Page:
‘Sugar beets’ car, in the pipeline

‘Sugar beets’ car, in the pipeline

Business Report / 10 August 2017, 06:30am / Reuters

EINDHOVEN – Dutch students have invented a bio-degradable car made of resin derived from from sugar beets and covered with sheets of Dutch-grown flax.

The car can travel at 80 km/h with the capacity to carry four people. Investors to this project say it could be the next step in environmentally friendly motoring.

One of the developers from the TU/Ecomotive team at the Eindhoven University of Technology,  Yanic van Riel says “Only the wheels and suspension systems are not yet of bio-based materials”.

Team leader, Noud van de Gevel said the initial model has not yet passed crash tests, because the material “will not bend like metal, but break”.

This university students initiative will contribute towards the demands for auto companies to reduce air pollution and tackle climate change by improvising for alternative designs.

Later this year, the TU/Ecomotive team plans to test drive Lina, once given the green light by the Netherlands Vehicle Authority.

– REUTERS

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Sugar Companies to Launch GMO Education Campaign

Sugar Companies to Launch GMO Education Campaign

By: Sean Ellis
Capital Press

Published on August 2, 2017 11:46AM

Two of the nation’s sugar companies will launch a $4 million online campaign this fall aimed at educating consumers about GMO crops and changing their perceptions of the technology

SUN VALLEY, Idaho — Genetically modified crops such as sugar beets and corn have been a godsend to the farmers who grow them, an Idaho farmer and biotechnology expert told members of the Western Association of State Departments of Agriculture July 27.

But, he added, the majority of consumers don’t understand the science behind genetically engineered crops and farmers who use the technology are losing the online debate about “GMOs,” as the crops are commonly called.

To try to change consumers’ understanding and perception of GMO crops, the nation’s sugar beet industry is preparing a $4 million online campaign that will launch this fall.

“We are losing the online debate,” Idaho sugar beet farmer Duane Grant told WASDA members. “We can’t just sit back and let this evolve independently. We have to engage.”

The campaign, “A Fresh Look,” is primarily being financed by Amalgamated Sugar Co. and Western Sugar Co. and will target three large urban areas.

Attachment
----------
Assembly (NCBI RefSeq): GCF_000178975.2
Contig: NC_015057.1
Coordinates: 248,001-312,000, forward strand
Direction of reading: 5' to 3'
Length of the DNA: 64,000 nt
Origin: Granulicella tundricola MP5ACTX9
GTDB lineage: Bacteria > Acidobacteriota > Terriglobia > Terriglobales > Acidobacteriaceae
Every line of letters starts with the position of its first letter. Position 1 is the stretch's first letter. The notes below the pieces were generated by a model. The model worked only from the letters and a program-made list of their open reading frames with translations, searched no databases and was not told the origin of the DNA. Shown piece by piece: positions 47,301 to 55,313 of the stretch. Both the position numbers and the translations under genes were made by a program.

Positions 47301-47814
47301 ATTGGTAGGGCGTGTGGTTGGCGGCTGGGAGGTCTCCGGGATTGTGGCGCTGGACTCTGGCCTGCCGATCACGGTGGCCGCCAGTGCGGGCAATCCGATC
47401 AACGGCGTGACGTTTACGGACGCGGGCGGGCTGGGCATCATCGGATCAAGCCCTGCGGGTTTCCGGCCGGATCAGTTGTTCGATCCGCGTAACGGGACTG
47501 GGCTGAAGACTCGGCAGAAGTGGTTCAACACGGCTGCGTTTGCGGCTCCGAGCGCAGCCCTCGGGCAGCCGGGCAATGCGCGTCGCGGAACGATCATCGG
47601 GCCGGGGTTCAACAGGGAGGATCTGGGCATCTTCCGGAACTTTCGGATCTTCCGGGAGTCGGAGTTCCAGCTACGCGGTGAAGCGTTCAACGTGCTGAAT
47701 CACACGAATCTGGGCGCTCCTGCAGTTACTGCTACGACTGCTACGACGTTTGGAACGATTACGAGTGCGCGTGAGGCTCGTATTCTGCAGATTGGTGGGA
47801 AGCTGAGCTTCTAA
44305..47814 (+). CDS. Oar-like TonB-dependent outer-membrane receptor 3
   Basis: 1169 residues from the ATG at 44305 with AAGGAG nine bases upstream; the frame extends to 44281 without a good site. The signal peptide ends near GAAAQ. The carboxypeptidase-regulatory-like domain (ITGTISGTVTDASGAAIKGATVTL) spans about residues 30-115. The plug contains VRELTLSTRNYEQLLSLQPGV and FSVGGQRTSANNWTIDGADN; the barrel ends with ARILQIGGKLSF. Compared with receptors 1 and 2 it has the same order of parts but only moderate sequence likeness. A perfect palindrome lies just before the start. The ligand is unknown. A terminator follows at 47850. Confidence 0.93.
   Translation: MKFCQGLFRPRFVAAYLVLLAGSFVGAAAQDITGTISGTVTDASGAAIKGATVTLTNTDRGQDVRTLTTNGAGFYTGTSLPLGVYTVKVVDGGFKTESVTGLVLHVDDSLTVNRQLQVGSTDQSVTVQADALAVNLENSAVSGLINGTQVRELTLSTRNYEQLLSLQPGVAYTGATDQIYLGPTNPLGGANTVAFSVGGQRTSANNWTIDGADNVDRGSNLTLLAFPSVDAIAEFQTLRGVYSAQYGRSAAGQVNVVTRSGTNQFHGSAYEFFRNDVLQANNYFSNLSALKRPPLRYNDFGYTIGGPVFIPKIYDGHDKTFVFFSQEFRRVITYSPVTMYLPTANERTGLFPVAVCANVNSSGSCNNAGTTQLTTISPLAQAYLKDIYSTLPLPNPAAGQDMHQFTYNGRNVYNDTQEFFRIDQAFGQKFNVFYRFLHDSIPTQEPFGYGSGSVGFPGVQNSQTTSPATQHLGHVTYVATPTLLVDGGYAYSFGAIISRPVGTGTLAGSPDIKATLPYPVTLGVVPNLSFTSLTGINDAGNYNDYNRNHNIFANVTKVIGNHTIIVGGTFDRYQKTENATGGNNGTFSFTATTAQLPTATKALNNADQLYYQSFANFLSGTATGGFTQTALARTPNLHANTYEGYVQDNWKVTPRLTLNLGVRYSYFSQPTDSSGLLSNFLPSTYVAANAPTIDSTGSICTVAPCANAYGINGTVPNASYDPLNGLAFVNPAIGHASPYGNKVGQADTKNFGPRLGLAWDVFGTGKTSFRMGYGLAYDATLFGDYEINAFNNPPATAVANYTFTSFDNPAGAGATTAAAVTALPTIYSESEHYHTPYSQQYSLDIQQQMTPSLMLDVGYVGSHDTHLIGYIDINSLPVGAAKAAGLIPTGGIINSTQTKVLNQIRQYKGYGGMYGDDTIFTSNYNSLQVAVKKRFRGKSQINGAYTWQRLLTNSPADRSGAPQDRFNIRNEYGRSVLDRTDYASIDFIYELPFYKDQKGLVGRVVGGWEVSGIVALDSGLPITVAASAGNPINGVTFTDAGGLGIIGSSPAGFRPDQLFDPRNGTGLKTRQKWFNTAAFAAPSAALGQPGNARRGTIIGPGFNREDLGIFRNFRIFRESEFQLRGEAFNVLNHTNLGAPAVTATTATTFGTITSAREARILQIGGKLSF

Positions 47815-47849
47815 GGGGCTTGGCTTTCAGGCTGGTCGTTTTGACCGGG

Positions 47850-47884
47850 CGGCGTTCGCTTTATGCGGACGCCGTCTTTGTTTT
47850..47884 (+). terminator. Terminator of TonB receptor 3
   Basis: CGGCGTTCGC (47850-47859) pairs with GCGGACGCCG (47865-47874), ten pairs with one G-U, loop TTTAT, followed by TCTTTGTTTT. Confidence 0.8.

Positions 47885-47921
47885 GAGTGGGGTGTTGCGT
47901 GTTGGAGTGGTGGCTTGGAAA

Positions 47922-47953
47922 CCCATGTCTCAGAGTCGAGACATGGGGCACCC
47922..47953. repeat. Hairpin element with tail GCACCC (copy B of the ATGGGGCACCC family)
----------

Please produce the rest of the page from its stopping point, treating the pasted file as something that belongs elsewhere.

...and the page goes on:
If successful — it will be evaluated after nine months — it will be expanded into a $30 million national campaign, said Grant, chairman of the Snake River Sugar Cooperative’s board of directors.

Roundup Ready sugar beets, which are genetically engineered to withstand applications of the glyphosate herbicide, enjoy 100 percent adoption among Amalgamated growers and save them about $22 million per year, he said.

Because the GMO beets allow growers to use fewer herbicides, the plants are disturbed less and they face much less competition from weed pressure, which has translated into higher yields, Grant said.

Since GMO corn was introduced in the 1990s, he said, U.S. corn acres have increased from just under 60 million to 90 million, while acres of wheat, which is not genetically modified, have dropped from about 60 million to 45 million in 2017, which is the lowest acreage since records began in 1919.

The wheat “industry is struggling because returns don’t match the returns in crops grown with biotechnology,” Grant said

“The value of that technology to a farmer is intuitive,” he said.

But, he added, it’s not intuitive to many consumers and that’s the reason for the “A Fresh Look” campaign, which will target moms who are deemed to be decision makers and engage them online.

“We are going to talk to them in their language,” Grant said. “All they care about is, is this good for the planet and will it be good for my kids.”

The campaign will introduce those consumers to some of the 25 environmental benefits of GMO crops that the sugar beet industry documented and submitted to the National Academy of Sciences in 2015, he said.

The use of fewer pesticides and herbicides in GMO crops will be highlighted, Grant said. “We’re going to own that one.”

Doug Jones, executive director of Growers for Biotechnology, which promotes the acceptance of agricultural biotechnology, applauded the campaign.